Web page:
I think you are misreading the statistics. Asking prices for vacant apartments are down, but that is less than ten percent of the housing stock. Rents on occupied apartments, which is the vast majority of the market are not going down, and even rent-controlled ones saw an increase. When the virus is behind us, the 100,000 plus jobs connected to Broadway will return, as will the jobs in the travel industry. While I doubt we will see the boom in Brooklyn, LIC, and Astoria that the last decade saw, this is a great time to pick up property. With the students not being on campus, landlords around college campuses are especially hurting. With trump gone, NYC will benefit from a return to the normal refugee influx.olds442jetaway wrote: ↑Sat Jan 02, 2021 3:35 pmRents are actually down by 15-20 percent for apartments from last year Besides everything already written about, one of the biggest problems New York is facing is the people with money are leaving. I don’t think they can expect too much help from the feds either. The Fed just can’t keep printing money forever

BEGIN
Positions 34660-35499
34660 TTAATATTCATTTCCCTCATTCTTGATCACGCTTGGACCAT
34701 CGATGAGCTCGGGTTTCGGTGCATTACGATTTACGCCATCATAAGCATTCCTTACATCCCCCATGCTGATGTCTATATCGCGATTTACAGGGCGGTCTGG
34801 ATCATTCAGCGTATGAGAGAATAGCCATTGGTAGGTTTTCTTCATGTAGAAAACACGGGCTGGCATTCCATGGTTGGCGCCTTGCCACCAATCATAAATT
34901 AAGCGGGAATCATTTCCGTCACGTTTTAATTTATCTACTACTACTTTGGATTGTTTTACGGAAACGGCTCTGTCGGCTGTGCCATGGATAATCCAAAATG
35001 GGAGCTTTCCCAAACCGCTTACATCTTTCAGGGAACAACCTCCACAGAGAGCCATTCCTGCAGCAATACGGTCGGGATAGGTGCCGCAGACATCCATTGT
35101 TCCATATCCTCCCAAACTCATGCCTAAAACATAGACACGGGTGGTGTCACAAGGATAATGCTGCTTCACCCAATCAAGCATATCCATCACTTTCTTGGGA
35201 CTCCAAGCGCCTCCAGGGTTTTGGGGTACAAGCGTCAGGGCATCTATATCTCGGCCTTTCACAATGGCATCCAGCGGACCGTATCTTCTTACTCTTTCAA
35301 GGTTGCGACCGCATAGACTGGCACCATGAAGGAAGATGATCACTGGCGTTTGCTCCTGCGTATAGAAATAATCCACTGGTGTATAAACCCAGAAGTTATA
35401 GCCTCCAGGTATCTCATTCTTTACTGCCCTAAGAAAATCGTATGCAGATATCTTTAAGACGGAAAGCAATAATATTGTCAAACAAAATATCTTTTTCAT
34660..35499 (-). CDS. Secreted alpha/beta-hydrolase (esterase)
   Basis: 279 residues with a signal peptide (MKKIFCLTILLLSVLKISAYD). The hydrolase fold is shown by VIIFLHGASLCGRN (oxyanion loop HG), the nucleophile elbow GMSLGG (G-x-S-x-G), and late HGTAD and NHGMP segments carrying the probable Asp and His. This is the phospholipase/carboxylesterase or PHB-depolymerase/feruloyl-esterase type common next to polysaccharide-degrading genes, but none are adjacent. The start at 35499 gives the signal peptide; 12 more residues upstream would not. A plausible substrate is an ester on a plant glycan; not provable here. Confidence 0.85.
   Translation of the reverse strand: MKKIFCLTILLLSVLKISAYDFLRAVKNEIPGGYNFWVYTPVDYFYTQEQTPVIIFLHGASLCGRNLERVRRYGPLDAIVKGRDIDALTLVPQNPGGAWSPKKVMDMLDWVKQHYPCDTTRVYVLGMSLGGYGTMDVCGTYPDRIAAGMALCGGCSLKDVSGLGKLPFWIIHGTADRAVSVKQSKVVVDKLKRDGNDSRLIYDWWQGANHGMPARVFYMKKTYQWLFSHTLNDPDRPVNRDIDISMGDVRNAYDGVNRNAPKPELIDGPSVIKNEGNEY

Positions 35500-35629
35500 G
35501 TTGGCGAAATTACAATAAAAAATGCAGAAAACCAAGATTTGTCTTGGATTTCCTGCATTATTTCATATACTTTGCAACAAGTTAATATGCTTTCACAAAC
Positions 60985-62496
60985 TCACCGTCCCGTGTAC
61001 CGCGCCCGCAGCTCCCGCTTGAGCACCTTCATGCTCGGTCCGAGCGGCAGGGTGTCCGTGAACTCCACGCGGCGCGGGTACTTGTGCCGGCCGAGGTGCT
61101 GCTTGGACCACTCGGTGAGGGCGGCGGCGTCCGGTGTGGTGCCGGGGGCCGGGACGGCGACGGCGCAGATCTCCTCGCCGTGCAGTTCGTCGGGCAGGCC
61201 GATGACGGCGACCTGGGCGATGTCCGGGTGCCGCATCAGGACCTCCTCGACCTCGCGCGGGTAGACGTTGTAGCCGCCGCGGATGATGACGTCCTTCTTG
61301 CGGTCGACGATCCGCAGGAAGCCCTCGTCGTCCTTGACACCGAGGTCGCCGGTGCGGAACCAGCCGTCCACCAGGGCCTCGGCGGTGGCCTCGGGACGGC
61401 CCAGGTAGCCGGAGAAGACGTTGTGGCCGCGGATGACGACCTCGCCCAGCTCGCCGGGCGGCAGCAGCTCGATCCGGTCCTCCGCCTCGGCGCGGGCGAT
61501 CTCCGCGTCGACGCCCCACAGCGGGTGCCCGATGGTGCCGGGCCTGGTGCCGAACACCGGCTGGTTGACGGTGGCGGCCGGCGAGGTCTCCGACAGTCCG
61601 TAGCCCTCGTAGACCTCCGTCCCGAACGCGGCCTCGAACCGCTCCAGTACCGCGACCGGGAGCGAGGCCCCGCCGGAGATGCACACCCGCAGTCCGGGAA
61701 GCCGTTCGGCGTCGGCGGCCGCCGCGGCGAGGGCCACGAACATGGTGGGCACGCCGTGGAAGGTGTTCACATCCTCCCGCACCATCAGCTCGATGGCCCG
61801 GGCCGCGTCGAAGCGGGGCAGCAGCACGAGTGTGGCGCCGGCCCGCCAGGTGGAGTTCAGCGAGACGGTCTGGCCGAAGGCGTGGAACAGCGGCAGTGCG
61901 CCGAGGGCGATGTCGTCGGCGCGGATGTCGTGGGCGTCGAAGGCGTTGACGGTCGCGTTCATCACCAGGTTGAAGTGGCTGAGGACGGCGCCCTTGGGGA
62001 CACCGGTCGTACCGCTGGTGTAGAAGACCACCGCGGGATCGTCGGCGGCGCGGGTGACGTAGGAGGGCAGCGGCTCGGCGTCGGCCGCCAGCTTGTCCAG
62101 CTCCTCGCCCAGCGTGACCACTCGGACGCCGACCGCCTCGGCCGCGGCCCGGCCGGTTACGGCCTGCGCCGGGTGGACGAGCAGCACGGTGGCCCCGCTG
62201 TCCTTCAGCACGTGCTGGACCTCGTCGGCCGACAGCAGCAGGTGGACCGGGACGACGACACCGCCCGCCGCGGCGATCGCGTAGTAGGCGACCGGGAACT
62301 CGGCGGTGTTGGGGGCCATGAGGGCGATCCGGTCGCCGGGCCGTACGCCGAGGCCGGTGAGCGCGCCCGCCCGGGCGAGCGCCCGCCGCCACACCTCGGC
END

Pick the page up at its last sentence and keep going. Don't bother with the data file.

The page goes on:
Better days are coming. It's starting to look more and more like Andrew Yang will run for mayor.
He's got some interesting policy proposals that might be perfect to try in the Big Apple.